Two further species that remain assigned to the genus to this day would be described from England during the 19th century; P. ludensis of Pridoli (Late Silurian) age and P. arcuatus of Ludlow (Late Silurian) age, along with a North American species, P. cobbi, from the Pridoli of the United States and Canada. P. arcuatus was originally described from a syntypic series (a series of specimens out of which a particular holotype is not designated) of fossil remains by John William Salter, containing five separate fossil specimens. In 1961, 102 years after its description, Erik N. Kjellesvig-Waering noted that only one of these specimens (Number 89587 of the Geological Survey and Museum of London, a free ramus of a chelicera) might truly be referrable to this distinct species as the other fossils (tergites, coxae and indeterminable fragments) might actually represent fossils of other species due to not being diagnostic enough.[11] P. ludensis, described by Salter in 1859, can be distinguished from other species by the more developed and prolonged keel (or ridge) running along the center of the telson from its beginning to the tail spike.[14]

The rare species P. cobbi, described by James Hall in 1859 based on fossils recovered in New York, USA, was the first species of Pterygotus to be described from outside of Scotland and expanded the known range of the genus considerably. Hall described this new species alongside two other North American species; P. macrophthalmus (now referred to Acutiramus) and P. osborni (later synonymized with P. macrophthalmus). The distal tooth of the free ramus (the part of the claw that moves) was less prominent than in other species, which has been noted as similar to the distal tooth in the free ramus of Acutiramus cummingsi. Although P. cobbi is based on poor fossil material, only known from a free ramus, it remains recognized as a distinct species on the account of being more similar to certain species discovered in the Czech Republic (such as P. barrandei) than it is to other pterygotid species discovered in the P. cobbi locality (such as Acutiramus macrophthalmus).[5]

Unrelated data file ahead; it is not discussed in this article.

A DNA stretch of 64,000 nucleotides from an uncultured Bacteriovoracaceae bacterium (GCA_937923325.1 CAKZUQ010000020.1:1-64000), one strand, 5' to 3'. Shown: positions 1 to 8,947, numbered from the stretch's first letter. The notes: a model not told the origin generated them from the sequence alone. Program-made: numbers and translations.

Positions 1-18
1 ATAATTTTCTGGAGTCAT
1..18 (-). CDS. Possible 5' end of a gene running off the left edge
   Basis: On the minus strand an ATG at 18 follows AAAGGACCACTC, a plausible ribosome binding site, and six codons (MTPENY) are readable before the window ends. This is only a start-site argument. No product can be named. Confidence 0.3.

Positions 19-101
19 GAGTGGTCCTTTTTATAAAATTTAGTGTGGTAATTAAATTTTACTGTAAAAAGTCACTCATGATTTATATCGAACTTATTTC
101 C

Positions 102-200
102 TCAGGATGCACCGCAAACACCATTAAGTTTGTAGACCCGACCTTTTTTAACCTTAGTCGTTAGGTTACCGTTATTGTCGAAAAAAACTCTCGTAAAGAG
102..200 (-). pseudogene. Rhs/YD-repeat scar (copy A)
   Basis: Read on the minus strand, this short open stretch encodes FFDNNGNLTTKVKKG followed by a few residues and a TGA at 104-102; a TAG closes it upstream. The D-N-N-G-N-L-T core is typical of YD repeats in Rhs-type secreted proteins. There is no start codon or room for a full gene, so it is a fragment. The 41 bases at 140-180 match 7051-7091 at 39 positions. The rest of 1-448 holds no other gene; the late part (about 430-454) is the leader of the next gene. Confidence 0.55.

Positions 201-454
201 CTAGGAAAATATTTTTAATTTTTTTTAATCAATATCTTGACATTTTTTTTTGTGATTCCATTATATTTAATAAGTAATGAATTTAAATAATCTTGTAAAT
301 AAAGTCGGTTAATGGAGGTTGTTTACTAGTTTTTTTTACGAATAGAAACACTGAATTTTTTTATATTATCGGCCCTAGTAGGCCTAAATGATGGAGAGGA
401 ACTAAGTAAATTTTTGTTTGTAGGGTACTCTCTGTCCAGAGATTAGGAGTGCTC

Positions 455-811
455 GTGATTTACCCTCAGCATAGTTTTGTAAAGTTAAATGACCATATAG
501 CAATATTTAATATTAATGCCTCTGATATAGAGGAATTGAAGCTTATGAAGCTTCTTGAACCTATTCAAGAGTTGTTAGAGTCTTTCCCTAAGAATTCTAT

Creation of subgenera and the Pterygotidae[edit]

Painting painted in 1912 by Charles R. Knight depicting various eurypterids discovered in New York. The painting includes Dolichopterus, Eusarcana, Stylonurus, Eurypterus and Hughmilleria. Pterygotus can be seen in the center-left.

By 1859, 10 species had been assigned to the genus,[15] and John William Salter recognized that it was possible to divide these species into subgenera based on the morphology of the telsons. Salter erected the subgenus Pterygotus (Erettopterus) for species with a bilobed telson.[16] Further subgenera would be named as more differences were noted between the species, such subgenera include Pterygotus (Curviramus) and Pterygotus (Acutiramus), named in 1935 based upon features of the denticles (teeth) of the chelicerae.[16] Pterygotus (Curviramus) was later recognized as synonymous with Pterygotus (Pterygotus) by Leif Størmer the same year,[10] and Erettopterus and Acutiramus would be recognized as separate, but closely related, genera (Erettopterus by Erik N. Kjellesvig-Waering in 1961,[10] and Acutiramus by Størmer in 1974).[16]